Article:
The poet Robert Frost once wrote, “Home is the place where, when you have to go there, They have to take you in.” Perhaps. But home is also a place that many people leave eventually. This is true in the Delta these days. With the advent of mechanized farming and the relocation of manufacturing jobs, young folks leave seeking work, education, excitement, or maybe just diversity of experience.
It wasn’t always that way. There was always more work than hands in the old days and families stuck together. The photograph below features the family of Philip Socrates (pronounced suh-crate-eeze) Deal taken sometime before 1918. They stand in front of their “dog-trot” home that stood near where our present farmhouse now stands. You just have to wonder how many times that dog in the picture actually trotted between the two wings of the structure.
Sometime around that time, the house burned. The present one was constructed in 1918 and consisted of three bedrooms, a kitchen, a dining room, pantry, and living room. The attic was constructed so that additional rooms could be added be they never were. Still, one of “Daddy Deal’s” grandsons recalled sleeping in the attic as a child.
It must have been quite the community meeting place. We still, on occasion, have perfect strangers drive up when we are there and ask to see the old house where they came when they were young. We gladly oblige.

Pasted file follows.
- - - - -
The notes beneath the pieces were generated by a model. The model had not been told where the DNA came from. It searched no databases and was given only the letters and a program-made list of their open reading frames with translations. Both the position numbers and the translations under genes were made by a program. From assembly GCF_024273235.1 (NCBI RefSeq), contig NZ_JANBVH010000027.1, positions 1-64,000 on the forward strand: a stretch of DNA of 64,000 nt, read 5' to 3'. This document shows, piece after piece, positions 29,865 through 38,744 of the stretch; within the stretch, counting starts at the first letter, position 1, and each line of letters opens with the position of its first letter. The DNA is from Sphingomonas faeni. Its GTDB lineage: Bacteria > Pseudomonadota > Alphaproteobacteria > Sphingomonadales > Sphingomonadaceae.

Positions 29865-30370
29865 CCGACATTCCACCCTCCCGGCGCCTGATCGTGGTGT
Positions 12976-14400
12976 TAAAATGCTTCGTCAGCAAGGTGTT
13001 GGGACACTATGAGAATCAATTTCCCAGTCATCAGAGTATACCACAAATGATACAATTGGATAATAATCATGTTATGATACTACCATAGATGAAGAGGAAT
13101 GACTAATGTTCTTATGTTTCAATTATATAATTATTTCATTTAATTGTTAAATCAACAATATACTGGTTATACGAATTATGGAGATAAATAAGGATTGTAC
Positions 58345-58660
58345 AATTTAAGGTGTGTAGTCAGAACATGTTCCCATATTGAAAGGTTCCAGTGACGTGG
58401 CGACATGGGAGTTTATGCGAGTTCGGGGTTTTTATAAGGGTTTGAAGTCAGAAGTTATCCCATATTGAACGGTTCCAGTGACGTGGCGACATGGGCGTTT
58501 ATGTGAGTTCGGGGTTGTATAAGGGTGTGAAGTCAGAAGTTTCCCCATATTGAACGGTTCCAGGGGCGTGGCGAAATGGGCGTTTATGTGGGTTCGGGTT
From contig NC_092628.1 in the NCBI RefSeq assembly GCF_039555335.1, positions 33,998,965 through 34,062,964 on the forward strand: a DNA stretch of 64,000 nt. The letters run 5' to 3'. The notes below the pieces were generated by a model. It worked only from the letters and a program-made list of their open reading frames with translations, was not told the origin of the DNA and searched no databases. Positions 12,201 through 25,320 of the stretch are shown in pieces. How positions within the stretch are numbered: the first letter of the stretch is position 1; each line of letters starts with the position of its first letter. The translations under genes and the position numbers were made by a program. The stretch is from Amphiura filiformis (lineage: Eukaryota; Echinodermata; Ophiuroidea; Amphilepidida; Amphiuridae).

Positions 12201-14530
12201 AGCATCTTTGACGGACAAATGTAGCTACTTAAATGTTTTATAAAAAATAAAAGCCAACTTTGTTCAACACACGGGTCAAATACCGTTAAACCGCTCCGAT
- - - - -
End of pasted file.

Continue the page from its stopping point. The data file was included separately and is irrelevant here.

One of those long-ago visitors left Wattensaw, while young, for California where she enjoyed a modest career as an actress. She portrayed the mother of the Farrah Fawcett character in the film “The Burning Bed.” She recalled the night she and “the other girls” cracked the corner of a window pane by crowding too close together on the sill. At the time of her visit, the crack was still visible, to her great delight.
We love the old place. Sitting outside of an evening watching the deer play in the back field and the “parent” geese teaching this year’s brood to fly, we can almost hear the voices of old "Suh-Crate-Eez” and his family talking about the future.
It wasn’t to be an altogether happy one. His children lost the place for less than forty dollars in back taxes near the end of the Great Depression. That’s how we happened to come by it long after it was purchased by a grandfather. It has been in Brenda’s family since.
But it will always be home for anyone who wants to call it that.
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